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e-Journal

 

Plugging Into the Future: Smart Grids
(Released November 2009)

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  by Marianne Stanczak  

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Renewable Energy & The Smart Grid

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The smart grid can be seen as an alternative energy source, certainly a change from the current way of doing things. How does the movement toward a greener environment come into play? That is, how can the smart grid be made into a win-win-win situation for the consumers, the utilities, and the environment?

transmission tower and wind turbines
Wind power, solar power and high tech grid controls including net meterings and off-peak hours energy usage will soon help consumers save energy dollars.
Solar, wind and hydropower are still relatively rare in this country. One reason is because these are "intermittent" sources of power. What does this mean? Well, what if the "Windy City" of Chicago is not so windy one week and wind turbines stop spinning? Or what if the blazing sun of Arizona is suddenly overcome by a spell of gloomy, rainy days, and the solar plants that people depend on go dead? In addition to rerouting electricity, the smart grid would be able to fill in the gaps of these alternative energy power sources. One way this could be accomplished, surprisingly enough, is with another alternative energy technology —the electric car, specifically, the plug-in electric hybrid (PHEV). This would work through the concept of energy storage, in the case of the PHEV, specifically referred to as V2G or vehicle to grid. When a PHEV is plugged into the grid it acts as its own power plant. It would receive power from a wind turbine, for example, and in a period of still air could "give back" to the power grid (having collected the electricity) and thereby fill the gap of intermittent sources. A possible scenario involves wind turbines, which currently are most efficient in the early hours of the day: a PHEV is charging during this time, then driven off to work where it is plugged in again, in an office building garage filled with other PHEVs. Since they, in theory, have already absorbed the morning wind energy, they can now be used as mini powerhouses, providing electricity to the office building.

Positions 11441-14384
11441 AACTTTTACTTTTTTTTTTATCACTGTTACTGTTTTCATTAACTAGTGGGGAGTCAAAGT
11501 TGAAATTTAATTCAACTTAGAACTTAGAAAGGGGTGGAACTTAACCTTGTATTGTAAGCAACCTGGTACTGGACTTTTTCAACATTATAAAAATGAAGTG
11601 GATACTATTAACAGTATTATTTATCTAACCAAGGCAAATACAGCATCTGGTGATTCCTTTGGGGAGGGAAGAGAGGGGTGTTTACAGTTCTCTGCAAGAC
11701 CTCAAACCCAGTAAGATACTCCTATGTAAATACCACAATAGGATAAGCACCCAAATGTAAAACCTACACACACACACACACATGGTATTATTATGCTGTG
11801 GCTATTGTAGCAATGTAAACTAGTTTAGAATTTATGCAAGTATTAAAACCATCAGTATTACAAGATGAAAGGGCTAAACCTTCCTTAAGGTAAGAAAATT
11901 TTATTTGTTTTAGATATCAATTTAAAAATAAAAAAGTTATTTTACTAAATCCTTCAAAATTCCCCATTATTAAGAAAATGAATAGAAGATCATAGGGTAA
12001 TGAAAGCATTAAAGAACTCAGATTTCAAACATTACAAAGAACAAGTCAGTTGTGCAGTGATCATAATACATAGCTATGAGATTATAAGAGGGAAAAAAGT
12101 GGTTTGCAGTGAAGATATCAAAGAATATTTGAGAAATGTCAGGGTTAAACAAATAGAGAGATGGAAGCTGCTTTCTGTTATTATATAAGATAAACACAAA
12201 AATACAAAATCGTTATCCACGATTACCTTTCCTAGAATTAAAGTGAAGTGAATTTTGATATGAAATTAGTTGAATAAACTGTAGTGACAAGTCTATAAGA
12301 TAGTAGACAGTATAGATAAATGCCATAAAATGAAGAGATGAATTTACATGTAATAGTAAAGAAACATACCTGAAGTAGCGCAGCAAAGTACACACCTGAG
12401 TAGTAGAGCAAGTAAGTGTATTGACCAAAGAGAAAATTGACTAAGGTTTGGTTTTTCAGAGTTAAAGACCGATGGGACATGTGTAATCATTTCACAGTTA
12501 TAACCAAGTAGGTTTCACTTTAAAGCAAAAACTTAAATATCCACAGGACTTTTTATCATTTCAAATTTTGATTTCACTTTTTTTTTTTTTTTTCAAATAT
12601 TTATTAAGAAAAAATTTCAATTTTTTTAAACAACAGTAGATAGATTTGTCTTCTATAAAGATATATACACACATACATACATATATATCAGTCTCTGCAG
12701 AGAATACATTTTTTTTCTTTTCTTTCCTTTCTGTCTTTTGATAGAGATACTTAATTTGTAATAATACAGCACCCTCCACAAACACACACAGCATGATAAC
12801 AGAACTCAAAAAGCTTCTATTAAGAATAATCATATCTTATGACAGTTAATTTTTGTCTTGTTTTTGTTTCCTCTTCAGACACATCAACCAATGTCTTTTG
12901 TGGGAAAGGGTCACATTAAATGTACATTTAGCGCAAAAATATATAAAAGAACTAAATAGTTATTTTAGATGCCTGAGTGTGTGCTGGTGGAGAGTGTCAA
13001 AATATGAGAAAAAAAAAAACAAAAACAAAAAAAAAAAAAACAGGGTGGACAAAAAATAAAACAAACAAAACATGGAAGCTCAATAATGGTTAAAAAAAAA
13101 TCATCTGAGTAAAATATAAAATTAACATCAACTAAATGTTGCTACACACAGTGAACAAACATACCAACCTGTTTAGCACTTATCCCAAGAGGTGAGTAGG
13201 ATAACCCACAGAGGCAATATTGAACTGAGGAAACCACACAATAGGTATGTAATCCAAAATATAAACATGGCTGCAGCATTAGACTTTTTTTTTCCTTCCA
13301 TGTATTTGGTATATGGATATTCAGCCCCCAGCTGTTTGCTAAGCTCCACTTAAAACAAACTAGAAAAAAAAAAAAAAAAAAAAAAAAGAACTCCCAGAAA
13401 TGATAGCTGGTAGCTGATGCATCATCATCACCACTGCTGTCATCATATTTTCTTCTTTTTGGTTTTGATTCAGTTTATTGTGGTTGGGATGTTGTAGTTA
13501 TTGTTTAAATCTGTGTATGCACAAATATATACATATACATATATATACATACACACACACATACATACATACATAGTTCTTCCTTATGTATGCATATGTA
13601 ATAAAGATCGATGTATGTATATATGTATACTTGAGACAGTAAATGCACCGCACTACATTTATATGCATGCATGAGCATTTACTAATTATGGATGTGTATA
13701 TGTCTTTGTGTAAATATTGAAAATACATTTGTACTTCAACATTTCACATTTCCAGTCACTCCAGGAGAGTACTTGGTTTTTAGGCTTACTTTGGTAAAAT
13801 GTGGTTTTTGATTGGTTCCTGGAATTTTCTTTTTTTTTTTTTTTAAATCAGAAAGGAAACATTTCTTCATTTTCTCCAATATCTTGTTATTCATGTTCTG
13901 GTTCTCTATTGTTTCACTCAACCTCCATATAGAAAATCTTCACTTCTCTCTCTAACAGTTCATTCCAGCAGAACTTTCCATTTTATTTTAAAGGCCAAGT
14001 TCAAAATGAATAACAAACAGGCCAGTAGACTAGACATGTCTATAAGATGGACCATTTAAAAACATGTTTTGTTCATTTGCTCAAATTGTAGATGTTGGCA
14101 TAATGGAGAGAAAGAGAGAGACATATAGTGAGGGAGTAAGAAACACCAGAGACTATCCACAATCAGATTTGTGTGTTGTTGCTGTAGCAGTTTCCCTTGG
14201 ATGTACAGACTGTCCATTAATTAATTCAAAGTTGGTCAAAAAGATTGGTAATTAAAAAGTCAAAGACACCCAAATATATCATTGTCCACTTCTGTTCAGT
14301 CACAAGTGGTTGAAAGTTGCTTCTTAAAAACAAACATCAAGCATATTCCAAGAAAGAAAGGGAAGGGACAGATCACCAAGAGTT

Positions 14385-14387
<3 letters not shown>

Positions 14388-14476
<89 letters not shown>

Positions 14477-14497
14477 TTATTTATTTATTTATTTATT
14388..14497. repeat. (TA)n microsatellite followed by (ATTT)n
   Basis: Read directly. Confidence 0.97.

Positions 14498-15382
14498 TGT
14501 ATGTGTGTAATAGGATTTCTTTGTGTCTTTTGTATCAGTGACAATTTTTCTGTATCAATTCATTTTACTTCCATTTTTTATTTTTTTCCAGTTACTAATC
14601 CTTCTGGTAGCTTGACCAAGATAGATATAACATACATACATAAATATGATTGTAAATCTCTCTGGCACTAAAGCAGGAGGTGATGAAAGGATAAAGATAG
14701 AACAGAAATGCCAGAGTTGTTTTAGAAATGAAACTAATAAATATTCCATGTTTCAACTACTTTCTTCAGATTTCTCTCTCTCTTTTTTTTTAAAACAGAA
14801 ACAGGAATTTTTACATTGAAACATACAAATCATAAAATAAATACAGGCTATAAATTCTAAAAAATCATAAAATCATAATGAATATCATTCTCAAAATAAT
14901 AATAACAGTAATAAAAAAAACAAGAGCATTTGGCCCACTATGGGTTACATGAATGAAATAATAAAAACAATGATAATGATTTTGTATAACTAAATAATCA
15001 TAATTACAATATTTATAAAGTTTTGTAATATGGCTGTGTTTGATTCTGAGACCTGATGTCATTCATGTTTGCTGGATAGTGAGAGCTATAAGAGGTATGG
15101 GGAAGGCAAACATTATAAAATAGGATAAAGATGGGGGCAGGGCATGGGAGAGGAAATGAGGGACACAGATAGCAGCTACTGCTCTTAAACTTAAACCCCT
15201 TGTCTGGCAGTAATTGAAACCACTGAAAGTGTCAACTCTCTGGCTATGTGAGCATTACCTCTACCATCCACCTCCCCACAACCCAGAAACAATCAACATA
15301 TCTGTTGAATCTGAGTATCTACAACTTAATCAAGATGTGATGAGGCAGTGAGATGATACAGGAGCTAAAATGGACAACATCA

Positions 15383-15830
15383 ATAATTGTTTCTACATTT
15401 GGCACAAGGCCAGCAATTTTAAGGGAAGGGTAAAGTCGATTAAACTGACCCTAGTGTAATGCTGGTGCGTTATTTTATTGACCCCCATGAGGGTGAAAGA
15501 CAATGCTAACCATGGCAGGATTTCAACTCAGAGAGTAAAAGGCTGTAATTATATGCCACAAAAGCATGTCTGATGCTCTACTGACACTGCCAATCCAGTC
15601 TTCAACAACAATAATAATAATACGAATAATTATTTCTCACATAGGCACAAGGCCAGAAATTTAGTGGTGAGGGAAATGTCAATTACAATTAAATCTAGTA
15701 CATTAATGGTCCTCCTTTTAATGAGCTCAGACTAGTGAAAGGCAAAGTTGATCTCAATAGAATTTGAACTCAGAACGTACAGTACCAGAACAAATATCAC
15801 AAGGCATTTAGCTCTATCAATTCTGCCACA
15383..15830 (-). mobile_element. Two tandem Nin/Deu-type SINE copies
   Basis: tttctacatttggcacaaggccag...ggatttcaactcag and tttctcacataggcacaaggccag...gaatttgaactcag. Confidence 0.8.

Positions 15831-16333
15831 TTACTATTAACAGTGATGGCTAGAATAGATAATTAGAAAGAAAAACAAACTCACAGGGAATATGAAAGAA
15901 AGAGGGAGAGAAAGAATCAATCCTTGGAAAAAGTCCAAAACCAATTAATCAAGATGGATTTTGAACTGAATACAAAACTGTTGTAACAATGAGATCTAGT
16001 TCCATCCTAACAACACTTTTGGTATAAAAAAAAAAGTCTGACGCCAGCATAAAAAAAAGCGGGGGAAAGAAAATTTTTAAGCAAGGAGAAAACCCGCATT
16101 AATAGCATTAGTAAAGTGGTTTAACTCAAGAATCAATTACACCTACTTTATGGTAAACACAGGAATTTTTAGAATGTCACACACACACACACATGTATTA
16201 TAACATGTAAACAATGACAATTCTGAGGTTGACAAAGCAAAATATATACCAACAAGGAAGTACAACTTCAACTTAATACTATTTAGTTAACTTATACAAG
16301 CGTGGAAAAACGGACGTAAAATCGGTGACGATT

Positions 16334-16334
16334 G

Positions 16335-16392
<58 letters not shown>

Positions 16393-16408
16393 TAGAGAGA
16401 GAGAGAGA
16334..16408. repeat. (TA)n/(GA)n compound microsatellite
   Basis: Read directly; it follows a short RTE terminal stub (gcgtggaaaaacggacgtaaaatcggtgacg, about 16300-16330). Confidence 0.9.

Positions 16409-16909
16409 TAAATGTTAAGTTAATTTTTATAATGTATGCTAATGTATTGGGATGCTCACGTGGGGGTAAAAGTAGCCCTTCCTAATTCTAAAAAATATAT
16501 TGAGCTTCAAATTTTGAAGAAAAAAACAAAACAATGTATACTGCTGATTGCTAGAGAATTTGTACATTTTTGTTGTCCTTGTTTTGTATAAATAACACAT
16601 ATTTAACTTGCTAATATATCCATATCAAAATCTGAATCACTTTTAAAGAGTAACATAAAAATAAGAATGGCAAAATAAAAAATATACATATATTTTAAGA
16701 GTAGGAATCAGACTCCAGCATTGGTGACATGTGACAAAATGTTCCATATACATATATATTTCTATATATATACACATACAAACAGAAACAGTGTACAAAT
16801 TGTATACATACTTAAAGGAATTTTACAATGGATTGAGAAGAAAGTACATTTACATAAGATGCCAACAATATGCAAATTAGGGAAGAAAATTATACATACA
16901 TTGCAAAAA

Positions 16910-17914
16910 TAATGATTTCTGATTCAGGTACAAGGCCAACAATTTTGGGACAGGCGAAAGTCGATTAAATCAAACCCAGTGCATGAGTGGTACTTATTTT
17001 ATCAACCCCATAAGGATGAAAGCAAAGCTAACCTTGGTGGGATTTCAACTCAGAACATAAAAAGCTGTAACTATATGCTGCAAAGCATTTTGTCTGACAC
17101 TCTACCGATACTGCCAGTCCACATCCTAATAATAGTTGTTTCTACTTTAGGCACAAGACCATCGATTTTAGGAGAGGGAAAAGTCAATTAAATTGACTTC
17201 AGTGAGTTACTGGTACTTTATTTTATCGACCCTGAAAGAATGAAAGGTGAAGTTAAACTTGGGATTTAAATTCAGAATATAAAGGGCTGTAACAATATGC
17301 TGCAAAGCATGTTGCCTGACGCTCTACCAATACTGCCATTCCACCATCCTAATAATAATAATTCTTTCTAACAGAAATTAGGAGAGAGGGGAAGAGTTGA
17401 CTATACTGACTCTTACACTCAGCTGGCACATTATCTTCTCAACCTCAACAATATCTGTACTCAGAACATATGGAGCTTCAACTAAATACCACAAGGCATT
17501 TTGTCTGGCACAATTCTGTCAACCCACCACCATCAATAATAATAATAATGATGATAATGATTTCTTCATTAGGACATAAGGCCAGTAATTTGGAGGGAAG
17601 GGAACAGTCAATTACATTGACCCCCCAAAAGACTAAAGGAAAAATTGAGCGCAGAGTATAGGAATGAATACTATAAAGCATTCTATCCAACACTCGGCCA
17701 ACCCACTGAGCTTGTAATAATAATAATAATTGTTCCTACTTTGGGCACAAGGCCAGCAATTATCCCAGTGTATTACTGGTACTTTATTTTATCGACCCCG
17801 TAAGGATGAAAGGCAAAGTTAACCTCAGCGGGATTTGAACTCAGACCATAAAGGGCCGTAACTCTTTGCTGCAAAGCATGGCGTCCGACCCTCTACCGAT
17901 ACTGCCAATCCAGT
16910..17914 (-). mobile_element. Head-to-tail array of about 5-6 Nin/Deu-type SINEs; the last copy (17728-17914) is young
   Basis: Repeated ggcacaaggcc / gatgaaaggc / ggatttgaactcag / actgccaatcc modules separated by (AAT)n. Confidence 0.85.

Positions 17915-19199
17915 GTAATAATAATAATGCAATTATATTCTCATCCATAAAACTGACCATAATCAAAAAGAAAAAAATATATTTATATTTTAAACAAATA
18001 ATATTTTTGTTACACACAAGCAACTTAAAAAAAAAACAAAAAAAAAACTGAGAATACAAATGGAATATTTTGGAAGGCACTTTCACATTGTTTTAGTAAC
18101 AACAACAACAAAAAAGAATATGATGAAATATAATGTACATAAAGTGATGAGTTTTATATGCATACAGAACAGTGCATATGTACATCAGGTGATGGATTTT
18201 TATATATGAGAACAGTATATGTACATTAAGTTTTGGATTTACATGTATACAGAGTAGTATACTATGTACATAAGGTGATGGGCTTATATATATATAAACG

This use of alternative energy sources, like wind and solar reduces the nation's dependence on foreign oil and helps keep pollution from car exhaust and power plants to a minimum. Win-win-win.
diagram of transmission and distribution
Concept with the two-way flows of power and communication required to enable seamless PV interconnections to the electric grid with high levels of solar energy.

Go To Conclusion

For more on wind and solar energy, see the Discovery Guides Capturing the Wind: Power for the 21st Century and Why Not the Sun? Advantages of and Problems with Solar Energy.

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